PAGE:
Canary Media’s chart of the week translates crucial data about the clean energy transition into a visual format.
The American Council for an Energy-Efficient Economy, a nonprofit research organization, has a green score for your vehicle — and you may not love the news.
The ACEEE distills a constellation of fuel economy, pollution and emissions data into one green score to rule them all. This life-cycle analysis aims to estimate the vehicle’s environmental impacts and costs to human health from “cradle to grave,” taking into account greenhouse gas emissions and other kinds of pollutants from vehicle manufacturing, from the production and distribution of fuel, and from vehicle tailpipes, as well as the end-of-life impacts of disposal and recycling.
So is your big electric pickup truck greener than a gas-powered economy car? Maybe not.
“Not all electric vehicles are created equal. Inefficient and heavy EVs have lower environmental impacts than similarly sized gasoline-fueled cars, but they underperform more efficient EVs,” said Peter Huether, senior transportation research analyst with ACEEE, in a press release. And large electric trucks can even underperform efficient gas-powered cars.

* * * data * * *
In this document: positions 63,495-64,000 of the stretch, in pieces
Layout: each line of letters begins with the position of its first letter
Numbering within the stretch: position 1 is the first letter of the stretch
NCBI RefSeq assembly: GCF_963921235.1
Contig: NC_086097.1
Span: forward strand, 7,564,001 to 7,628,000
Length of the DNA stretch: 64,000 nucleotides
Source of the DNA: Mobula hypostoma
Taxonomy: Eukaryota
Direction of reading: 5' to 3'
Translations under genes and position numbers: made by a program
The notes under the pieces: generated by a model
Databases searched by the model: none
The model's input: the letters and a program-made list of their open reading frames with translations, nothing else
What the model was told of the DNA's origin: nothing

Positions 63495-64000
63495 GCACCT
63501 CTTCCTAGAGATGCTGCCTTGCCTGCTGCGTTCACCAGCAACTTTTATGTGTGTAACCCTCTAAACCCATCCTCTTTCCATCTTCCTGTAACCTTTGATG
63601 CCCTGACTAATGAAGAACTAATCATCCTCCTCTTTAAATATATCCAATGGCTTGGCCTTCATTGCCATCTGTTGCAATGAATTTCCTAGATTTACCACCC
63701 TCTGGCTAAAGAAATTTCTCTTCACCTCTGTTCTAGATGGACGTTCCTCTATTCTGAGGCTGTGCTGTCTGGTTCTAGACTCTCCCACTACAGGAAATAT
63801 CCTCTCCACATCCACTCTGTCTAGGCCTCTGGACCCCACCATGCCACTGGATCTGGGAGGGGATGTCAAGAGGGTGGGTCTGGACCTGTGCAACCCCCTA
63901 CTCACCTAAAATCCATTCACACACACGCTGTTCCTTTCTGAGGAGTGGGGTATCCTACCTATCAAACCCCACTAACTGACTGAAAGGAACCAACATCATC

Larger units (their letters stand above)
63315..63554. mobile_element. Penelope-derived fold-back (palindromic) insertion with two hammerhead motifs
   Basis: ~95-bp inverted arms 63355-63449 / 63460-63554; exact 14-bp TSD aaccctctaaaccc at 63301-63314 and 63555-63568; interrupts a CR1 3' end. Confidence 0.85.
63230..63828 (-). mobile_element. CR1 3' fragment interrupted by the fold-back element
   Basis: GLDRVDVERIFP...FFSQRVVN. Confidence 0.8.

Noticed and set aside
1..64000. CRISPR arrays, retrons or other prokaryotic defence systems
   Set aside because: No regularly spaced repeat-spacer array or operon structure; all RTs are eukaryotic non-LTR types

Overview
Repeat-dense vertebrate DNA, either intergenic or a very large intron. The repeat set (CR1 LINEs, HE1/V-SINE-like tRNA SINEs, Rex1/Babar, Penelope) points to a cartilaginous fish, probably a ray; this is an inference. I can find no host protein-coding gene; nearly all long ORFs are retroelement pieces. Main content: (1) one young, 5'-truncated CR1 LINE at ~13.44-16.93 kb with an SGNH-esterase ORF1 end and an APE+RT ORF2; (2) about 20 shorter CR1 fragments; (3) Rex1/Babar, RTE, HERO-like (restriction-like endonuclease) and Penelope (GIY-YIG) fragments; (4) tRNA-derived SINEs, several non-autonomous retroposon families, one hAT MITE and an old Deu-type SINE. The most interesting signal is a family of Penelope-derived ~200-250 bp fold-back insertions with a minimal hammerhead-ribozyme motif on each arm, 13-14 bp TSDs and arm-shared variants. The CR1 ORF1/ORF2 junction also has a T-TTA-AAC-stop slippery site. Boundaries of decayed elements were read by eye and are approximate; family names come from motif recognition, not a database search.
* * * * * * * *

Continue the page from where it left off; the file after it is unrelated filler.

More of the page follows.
As the chart shows, ACEEE compared three vehicles that are available in both electric and gasoline-fueled versions: the Mini Cooper Hardtop, the Volvo XC40 Recharge Twin and the Ford F-150 truck.
While the electric versions cause significantly less environmental damage than their gasoline-burning counterparts, heavier and less efficient vehicles cause more environmental damage, regardless of power source. The all-electric Ford F-150 Lightning still has a higher environmental impact than the gas-powered Mini Cooper Hardtop despite being powered by batteries and not fossil fuels.
“To reduce pollution from automobiles, we need policies that both support more electric vehicles and encourage automakers to improve efficiency among all types of vehicles through a variety of strategies, including reducing vehicle weight,” said Huether.